According to a recent press release from Toyota, the 2017 Highlander will receive a mid-cycle refresh. Changes will include a (slightly) modified appearance, a new trim level, and some other upgrades and modifications.
From a cosmetic perspective, the 2017 Highlander (and Highlander Hybrid) will get a new, “more elegant” front grille and modified (LED) taillights. The rear bumper of the Limited and Platinum models will also receive a chrome garnish. And there will be three new exterior color options.
Highlander SE trim level
In addition to the cosmetic tweaks on the existing trim levels, Toyota is introducing a new SE trim level. This is being advertised as a “sporty” upgrade with a dark front grille, headlamp housings, and roof rails.
On the inside, the SE will black leather seats with silver stitching, patterned seat inserts, and dark accents in the door panels and dashboard. So, for the most part, we’re talking about stylistic modifications.
Aside from the visual tweaks, however, the Highlander SE will have a specially tuned front and rear suspension to provide tighter handling, so there will be at least nominal performance changes.
The SE will come in both FWD and AWD configurations and, like the earlier versions of the Limited and Platinum, will only offer second-row captains chairs. Thus, it will be a seven-seater — or just a four-seater if you ignore the cramped third row, as we usually do.
New seating options
Speaking of seating configurations, the Limited and Platinum will both finally receive an option for second-row bench seating. This means that you can get an eight-seater at the higher trim levels. Or, as above, a five-seater if you ignore the cramped third row.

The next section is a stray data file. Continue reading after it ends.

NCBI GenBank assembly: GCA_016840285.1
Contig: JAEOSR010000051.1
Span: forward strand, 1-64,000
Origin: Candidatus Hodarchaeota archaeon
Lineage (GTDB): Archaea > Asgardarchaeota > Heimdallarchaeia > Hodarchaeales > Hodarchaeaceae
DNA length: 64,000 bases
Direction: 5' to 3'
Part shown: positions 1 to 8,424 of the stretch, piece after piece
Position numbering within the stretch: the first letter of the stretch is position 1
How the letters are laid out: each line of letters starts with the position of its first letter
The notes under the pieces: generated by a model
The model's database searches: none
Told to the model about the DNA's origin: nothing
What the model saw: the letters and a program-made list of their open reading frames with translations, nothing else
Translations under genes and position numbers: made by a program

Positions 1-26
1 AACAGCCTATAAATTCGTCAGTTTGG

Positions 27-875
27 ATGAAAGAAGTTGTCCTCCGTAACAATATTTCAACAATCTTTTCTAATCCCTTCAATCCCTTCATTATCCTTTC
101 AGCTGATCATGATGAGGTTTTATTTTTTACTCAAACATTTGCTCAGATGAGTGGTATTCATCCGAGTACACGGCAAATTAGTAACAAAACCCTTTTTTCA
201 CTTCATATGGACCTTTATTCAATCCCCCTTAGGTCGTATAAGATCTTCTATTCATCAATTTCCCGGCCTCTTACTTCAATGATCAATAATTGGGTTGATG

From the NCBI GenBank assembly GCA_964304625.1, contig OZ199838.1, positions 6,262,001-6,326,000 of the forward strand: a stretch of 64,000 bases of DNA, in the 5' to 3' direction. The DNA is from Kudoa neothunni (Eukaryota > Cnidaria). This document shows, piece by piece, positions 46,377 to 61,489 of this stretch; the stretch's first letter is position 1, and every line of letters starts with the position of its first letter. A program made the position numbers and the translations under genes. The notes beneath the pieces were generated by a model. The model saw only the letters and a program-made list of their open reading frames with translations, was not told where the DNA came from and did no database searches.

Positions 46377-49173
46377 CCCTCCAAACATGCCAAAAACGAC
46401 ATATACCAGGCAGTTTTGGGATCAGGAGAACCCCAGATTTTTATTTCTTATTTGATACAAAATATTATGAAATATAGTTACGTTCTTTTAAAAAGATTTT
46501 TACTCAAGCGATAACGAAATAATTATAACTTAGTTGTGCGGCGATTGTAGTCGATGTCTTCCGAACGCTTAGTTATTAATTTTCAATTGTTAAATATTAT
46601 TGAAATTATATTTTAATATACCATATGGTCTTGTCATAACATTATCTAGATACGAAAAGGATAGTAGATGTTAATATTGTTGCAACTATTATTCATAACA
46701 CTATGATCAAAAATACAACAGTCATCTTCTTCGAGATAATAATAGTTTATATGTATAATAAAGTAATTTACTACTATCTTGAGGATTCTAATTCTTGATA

This is a pretty big deal, as the lack of a second-row bench in the 2014, 2015, and 2016 models forced many (like me) to look no further than the XLE due to a need for more seating (or better pet containment).
One of the biggest changes for 2017 is the availability of the hybrid powertrain at lower trim levels. Previously, the “Hybrid Synergy Drive” system was only available on the Limited and Platinum trim levels (in the USA; Canadians could get it on lower trim levels).
As of 2017, you will be able to get hybrid versions of the LE and XLE.
Stop & Start engine system
Another substantial change is the addition of the Stop & Start engine system to all non-hybrid V6 Highlander models. This system shuts of the engine when your vehicle comes to a stop, and restarts it when you lift your foot from the brake. It’s supposed to improve mpg and provide a quieter passenger experience.
Honda introduced this feature (dubbed Idle-Stop) on the Pilot in 2016, and many don’t like it. It remains to be seen how Toyota’s implementation compares to the Honda version. While it does (slightly) improve mileage, it also introduces new durability concerns and the “laggy” starts can be hard to get used to.
What about CarPlay?
Finally, I just wanted to point out something that is (once again) missing from the Highlander… CarPlay. Once again, Toyota has decided to keep pushing their Entune infotainment system instead of adding CarPlay or Android Auto support, even at the highest trim levels. This is disappointing, but I’m not terribly surprised.